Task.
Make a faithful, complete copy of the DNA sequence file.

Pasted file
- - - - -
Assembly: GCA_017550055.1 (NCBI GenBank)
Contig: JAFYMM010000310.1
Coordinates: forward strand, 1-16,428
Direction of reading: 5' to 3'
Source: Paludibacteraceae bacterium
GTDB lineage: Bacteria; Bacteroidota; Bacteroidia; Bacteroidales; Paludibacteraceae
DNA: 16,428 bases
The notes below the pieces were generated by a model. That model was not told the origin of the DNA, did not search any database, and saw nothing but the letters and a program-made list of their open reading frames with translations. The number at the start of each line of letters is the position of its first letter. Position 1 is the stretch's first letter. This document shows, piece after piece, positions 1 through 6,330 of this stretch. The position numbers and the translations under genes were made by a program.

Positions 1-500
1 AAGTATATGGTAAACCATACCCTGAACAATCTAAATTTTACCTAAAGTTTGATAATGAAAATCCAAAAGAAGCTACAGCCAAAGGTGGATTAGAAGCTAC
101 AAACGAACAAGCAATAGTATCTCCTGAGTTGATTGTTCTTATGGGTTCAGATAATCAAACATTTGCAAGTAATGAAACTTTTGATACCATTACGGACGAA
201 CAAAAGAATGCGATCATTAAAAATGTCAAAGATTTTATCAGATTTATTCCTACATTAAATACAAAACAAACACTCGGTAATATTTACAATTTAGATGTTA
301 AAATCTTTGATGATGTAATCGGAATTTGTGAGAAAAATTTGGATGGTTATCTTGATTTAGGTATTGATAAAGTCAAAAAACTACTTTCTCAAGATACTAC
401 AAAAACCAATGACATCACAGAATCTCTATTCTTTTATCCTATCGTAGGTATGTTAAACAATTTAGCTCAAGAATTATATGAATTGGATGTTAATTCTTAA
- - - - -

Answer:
Assembly: GCA_017550055.1 (NCBI GenBank)
Contig: JAFYMM010000310.1
Coordinates: forward strand, 1-16,428
Direction of reading: 5' to 3'
Source: Paludibacteraceae bacterium
GTDB lineage: Bacteria; Bacteroidota; Bacteroidia; Bacteroidales; Paludibacteraceae
DNA: 16,428 bases
The notes below the pieces were generated by a model. That model was not told the origin of the DNA, did not search any database, and saw nothing but the letters and a program-made list of their open reading frames with translations. The number at the start of each line of letters is the position of its first letter. Position 1 is the stretch's first letter. This document shows, piece after piece, positions 1 through 6,330 of this stretch. The position numbers and the translations under genes were made by a program.

Positions 1-500
1 AAGTATATGGTAAACCATACCCTGAACAATCTAAATTTTACCTAAAGTTTGATAATGAAAATCCAAAAGAAGCTACAGCCAAAGGTGGATTAGAAGCTAC
101 AAACGAACAAGCAATAGTATCTCCTGAGTTGATTGTTCTTATGGGTTCAGATAATCAAACATTTGCAAGTAATGAAACTTTTGATACCATTACGGACGAA
201 CAAAAGAATGCGATCATTAAAAATGTCAAAGATTTTATCAGATTTATTCCTACATTAAATACAAAACAAACACTCGGTAATATTTACAATTTAGATGTTA
301 AAATCTTTGATGATGTAATCGGAATTTGTGAGAAAAATTTGGATGGTTATCTTGATTTAGGTATTGATAAAGTCAAAAAACTACTTTCTCAAGATACTAC
401 AAAAACCAATGACATCACAGAATCTCTATTCTTTTATCCTATCGTAGGTATGTTAAACAATTTAGCTCAAGAATTATATGAATTGGATGTTAATTCTTAA